MM: You acted opposite Ben Stiller in Greenberg. Do you feel like you’ve learned a lot from working with really talented actors like that as your career has progressed?

GG: In so many ways I learned everything from them and what they’ve done. Someone—I forget who—on “Inside the Actors Studio” once said they can’t really take credit for their performance, since they were just responding to the other actors. You just have to be open to them. I feel like I’m still learning on every movie. I completely give myself over to every movie that I do. I don’t have any way to hold back. I just keep hoping that I’ll have the opportunity to keep working with great people. Every time I act in a movie, I think, ‘I just totally went for broke, I don’t know what else there is.’ But then you find what else there is. In some ways, I feel like I’m a pitcher, and I just hope I don’t get spooked and lose the touch.

MM: Well you’ve always looked pretty comfortable on-screen. Internally, has the comfort zone changed for you in terms of what it’s like to be in front of a camera?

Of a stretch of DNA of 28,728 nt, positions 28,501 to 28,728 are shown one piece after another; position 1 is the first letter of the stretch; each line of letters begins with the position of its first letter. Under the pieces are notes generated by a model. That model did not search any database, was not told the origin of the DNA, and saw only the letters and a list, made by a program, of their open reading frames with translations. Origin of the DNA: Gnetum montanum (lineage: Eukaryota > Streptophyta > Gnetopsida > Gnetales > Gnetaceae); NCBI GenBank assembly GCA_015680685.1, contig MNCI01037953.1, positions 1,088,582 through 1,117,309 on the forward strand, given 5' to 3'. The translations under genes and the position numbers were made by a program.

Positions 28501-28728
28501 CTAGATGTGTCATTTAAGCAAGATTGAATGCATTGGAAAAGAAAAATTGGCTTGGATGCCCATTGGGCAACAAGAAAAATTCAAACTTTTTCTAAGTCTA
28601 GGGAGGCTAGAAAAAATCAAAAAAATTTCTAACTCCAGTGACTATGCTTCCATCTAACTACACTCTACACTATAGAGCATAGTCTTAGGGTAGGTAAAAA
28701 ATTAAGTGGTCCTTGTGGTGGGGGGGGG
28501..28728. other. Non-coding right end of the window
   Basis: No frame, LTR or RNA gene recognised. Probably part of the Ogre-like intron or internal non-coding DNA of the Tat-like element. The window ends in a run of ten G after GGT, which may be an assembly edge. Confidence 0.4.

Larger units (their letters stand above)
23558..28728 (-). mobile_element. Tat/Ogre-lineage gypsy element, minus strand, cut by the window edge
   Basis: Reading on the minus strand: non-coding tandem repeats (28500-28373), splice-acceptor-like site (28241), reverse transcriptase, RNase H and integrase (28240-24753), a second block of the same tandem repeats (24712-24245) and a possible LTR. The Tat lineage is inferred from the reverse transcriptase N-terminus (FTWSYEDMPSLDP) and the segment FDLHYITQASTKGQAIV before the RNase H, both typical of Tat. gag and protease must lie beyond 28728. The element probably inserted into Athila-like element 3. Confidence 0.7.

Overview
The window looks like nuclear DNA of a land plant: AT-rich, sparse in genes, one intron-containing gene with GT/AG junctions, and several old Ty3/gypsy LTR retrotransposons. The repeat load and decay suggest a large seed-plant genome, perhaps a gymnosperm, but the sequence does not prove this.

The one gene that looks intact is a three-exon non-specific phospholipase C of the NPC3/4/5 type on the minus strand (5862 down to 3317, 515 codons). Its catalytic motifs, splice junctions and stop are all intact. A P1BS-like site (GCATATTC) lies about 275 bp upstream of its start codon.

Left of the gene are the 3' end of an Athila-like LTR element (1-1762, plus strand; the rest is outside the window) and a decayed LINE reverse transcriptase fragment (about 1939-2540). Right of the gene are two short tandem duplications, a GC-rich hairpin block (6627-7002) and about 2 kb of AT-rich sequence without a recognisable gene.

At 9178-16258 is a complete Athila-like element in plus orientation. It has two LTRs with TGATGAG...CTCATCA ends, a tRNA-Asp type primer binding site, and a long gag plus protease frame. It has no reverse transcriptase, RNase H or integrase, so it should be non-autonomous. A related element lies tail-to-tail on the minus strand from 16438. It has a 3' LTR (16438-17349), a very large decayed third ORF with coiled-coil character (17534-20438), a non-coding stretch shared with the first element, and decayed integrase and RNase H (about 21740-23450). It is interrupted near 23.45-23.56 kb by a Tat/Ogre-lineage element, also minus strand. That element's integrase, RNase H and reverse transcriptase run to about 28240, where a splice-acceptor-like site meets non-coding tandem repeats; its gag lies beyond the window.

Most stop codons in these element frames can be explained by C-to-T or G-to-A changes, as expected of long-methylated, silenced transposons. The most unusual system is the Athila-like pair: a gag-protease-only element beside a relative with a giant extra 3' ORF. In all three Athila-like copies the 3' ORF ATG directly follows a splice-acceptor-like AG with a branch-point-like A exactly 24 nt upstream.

GG: I’ve gotten comfortable with different kinds of movies. This movie felt different from Greenberg, which felt different from Damsels in Distress. Each time I have to find my comfort zone. I have to find out what will make it feel like the camera can just observe me, instead of feeling like I’m performing for it. Each time I’m scared, and it takes a while to find my rhythm and figure out what’s going on. I think I have a well-developed sense of the outcome; if it doesn’t feel good to me while we’re doing it, I know it will turn out badly. I have a pretty good internal barometer for whether something is working or not.